Ahmed Elbatrawy

Stocks claw higher

u.s. stock market

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NEW YORK (CNNMoney) — U.S. stocks bounced back Friday as strength in the technology sector offset weakness from financial shares sparked by JPMorgan’s revelation that it had suffered a $2 billion trading loss.

The Dow Jones industrial average (INDU) gained 36 points, or 0.3%. The SP 500 (SPX) rose 5 points, or 0.4%, and the Nasdaq (COMP) gained 25 points, or 0.8%. All three indexes had opened lower.

The technology sector was supported by shares of chip maker Nividia (NVDA), which rose 9% on better-than-expected quarterly results.

Shares of JPMorgan Chase (JPM, Fortune 500) fell 9% early Friday, a day after the firm reported a $2 billion loss. CEO Jamie Dimon cited “errors” and “bad judgment” in trades meant to hedge risk.

The news raised worries whether conditions since April would cause more unreported losses at other big banks. Shares of Citigroup (C, Fortune 500), Morgan Stanley (MS, Fortune 500), Bank of America (BAC, Fortune 500), Goldman Sachs (GS, Fortune 500) and fell between 1.5% and 4%.

While the loss is bad for investors who bet on bank stocks, JPMorgan is not the main concern for the broader market, said Peter Boockvar, chief market strategist with Miller Taback Co.

“Why should JPMorgan impact the rest of the market?” he asked. “The bigger concern is the continued issues with Spain.”

Spain announced plans Friday to require banks to set aside an additional €30 billion to offset potential losses. The government will also hire two independent auditors to review the banks’ assets, in an effort to assure investors about their viability.

Boockvar said the reserve requirements were smaller than some analysts had expected.

Meanwhile, Greek politicians are still struggling to form a coalition government, which makes the future of austerity measures and a European bailout of its debt unclear.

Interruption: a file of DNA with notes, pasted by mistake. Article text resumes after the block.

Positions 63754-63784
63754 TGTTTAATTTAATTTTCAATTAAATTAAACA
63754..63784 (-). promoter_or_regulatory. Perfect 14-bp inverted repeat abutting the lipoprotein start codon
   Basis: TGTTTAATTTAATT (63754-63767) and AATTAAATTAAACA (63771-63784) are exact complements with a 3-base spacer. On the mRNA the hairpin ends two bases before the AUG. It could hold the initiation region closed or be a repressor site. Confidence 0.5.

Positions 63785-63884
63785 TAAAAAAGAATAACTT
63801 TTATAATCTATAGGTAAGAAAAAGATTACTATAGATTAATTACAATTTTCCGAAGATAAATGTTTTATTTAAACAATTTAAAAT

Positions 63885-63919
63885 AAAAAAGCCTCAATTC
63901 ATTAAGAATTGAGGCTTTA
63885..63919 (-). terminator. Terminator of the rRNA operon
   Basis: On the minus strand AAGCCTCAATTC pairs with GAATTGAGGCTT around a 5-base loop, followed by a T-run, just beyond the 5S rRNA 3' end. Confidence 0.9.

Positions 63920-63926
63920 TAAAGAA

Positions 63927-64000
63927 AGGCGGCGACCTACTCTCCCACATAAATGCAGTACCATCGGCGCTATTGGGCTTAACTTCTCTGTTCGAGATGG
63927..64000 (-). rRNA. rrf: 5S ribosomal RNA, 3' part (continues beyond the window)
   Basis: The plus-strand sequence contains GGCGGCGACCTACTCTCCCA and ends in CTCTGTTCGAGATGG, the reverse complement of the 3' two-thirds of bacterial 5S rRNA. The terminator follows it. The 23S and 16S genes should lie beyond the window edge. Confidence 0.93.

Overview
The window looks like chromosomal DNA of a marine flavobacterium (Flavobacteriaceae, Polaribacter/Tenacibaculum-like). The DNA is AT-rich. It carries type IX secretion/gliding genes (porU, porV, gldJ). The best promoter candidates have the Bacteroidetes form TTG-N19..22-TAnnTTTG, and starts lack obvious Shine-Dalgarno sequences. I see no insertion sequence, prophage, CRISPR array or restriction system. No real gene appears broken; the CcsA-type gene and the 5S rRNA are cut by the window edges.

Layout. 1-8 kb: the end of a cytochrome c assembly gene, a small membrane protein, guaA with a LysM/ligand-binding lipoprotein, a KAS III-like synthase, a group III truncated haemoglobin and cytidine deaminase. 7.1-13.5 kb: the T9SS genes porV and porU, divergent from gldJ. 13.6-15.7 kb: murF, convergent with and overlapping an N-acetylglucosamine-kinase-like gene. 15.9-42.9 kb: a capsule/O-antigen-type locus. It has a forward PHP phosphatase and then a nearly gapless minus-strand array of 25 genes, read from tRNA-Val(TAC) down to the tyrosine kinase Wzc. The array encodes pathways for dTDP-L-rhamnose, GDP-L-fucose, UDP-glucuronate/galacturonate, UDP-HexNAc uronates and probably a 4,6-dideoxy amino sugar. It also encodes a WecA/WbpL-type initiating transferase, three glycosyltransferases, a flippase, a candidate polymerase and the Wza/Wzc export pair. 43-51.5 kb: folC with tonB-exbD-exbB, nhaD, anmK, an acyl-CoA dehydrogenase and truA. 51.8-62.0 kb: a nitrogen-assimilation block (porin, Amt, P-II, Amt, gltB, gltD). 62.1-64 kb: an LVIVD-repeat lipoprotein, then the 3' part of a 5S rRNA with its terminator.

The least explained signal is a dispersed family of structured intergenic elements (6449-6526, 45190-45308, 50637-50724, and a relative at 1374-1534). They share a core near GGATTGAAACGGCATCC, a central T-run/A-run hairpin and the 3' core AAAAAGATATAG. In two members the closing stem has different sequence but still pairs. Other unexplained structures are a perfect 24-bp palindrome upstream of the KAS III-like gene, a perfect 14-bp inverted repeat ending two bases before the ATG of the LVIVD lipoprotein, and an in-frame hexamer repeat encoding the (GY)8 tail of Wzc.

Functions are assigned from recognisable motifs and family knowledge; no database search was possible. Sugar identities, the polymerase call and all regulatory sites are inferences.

In China, a report showed an unexpected drop in the rate of industrial production growth, which could feed fears of a so-called hard landing for the world’s No. 2 economy.

“I think we continue to head lower because Europe is a problem and the global economy is slowing down,” said Boockvar.

U.S. stocks ended mixed Thursday, as investors welcomed a small drop in jobless claims.

World markets: European stocks were lower in midday trading. Britain’s FTSE 100 (UKX) fell 0.6%, the DAX (DAX) in Germany slipped 0.7%, and France’s CAC 40 (CAC40) shed 1.6%.

Asian markets ended in the red. The Shanghai Composite (SHCOMP) closed down 0.6%, as did Japan’s Nikkei (N225), while the Hang Seng (HSI) in Hong Kong lost 1.3%.

Economy: Lower energy prices took wholesale prices down 0.2% in April, according to the Labor Department’s producer price index. Economists surveyed by Briefing.com had expected prices to be unchanged from March. But stripping out volatile food and energy prices left core wholesale prices up 0.2%, which matched forecasts.

At 9:55 a.m. ET, the University of Michigan releases its consumer sentiment index. Economists surveyed by Briefing.com predict the index to come in at 75, lower than last month’s revised tally of 76.4.

Companies: Shares of upscale retailer Nordstrom (JWN, Fortune 500) fell after it reported earnings of 70 cents a share, which fell 5 cents short of forecasts, despite revenue that was roughly in line with forecasts.

U.S. shares of Sony (SNE) fell further in early trading after it sank 6.5% in Tokyo to a multi-decade low for the stock in its home market. Sony reported lower earnings after the close of the market in Tokyo on Thursday, which hit before the New York exchange open.

Currencies and commodities: The dollar fell against the euro, but rose versus the Japanese yen and British pound.

Oil for June delivery lost $1.40 to $95.68 a barrel.

Gold futures for June delivery tumbled $14.10 to $1,581.40 an ounce.

Bonds: The price on the benchmark 10-year U.S. Treasury was little changed, leaving the yield near the 1.88% level. To top of page

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Ahmed Elbatrawy